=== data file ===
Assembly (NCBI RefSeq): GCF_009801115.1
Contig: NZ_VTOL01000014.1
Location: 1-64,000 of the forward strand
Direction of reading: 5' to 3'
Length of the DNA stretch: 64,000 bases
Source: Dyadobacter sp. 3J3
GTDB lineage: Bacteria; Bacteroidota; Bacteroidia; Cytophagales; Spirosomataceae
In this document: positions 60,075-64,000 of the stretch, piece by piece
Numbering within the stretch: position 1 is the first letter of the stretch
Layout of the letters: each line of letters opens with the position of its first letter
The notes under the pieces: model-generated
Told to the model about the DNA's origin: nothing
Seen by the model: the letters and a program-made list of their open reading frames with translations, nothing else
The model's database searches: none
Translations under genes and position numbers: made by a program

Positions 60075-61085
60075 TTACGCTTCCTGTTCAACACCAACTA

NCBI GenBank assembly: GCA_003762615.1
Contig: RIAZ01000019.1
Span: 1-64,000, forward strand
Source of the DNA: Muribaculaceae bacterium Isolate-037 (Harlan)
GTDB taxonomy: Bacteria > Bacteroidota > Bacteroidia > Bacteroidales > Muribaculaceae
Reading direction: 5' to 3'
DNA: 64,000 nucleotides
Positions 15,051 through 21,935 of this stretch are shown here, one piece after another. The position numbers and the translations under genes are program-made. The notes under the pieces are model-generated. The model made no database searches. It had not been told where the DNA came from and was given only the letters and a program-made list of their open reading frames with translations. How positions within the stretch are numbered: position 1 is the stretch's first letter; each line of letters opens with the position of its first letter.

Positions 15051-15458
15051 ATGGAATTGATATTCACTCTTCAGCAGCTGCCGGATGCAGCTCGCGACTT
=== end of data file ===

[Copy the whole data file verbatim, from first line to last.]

Assembly (NCBI RefSeq): GCF_009801115.1
Contig: NZ_VTOL01000014.1
Location: 1-64,000 of the forward strand
Direction of reading: 5' to 3'
Length of the DNA stretch: 64,000 bases
Source: Dyadobacter sp. 3J3
GTDB lineage: Bacteria; Bacteroidota; Bacteroidia; Cytophagales; Spirosomataceae
In this document: positions 60,075-64,000 of the stretch, piece by piece
Numbering within the stretch: position 1 is the first letter of the stretch
Layout of the letters: each line of letters opens with the position of its first letter
The notes under the pieces: model-generated
Told to the model about the DNA's origin: nothing
Seen by the model: the letters and a program-made list of their open reading frames with translations, nothing else
The model's database searches: none
Translations under genes and position numbers: made by a program

Positions 60075-61085
60075 TTACGCTTCCTGTTCAACACCAACTA

NCBI GenBank assembly: GCA_003762615.1
Contig: RIAZ01000019.1
Span: 1-64,000, forward strand
Source of the DNA: Muribaculaceae bacterium Isolate-037 (Harlan)
GTDB taxonomy: Bacteria > Bacteroidota > Bacteroidia > Bacteroidales > Muribaculaceae
Reading direction: 5' to 3'
DNA: 64,000 nucleotides
Positions 15,051 through 21,935 of this stretch are shown here, one piece after another. The position numbers and the translations under genes are program-made. The notes under the pieces are model-generated. The model made no database searches. It had not been told where the DNA came from and was given only the letters and a program-made list of their open reading frames with translations. How positions within the stretch are numbered: position 1 is the stretch's first letter; each line of letters opens with the position of its first letter.

Positions 15051-15458
15051 ATGGAATTGATATTCACTCTTCAGCAGCTGCCGGATGCAGCTCGCGACTT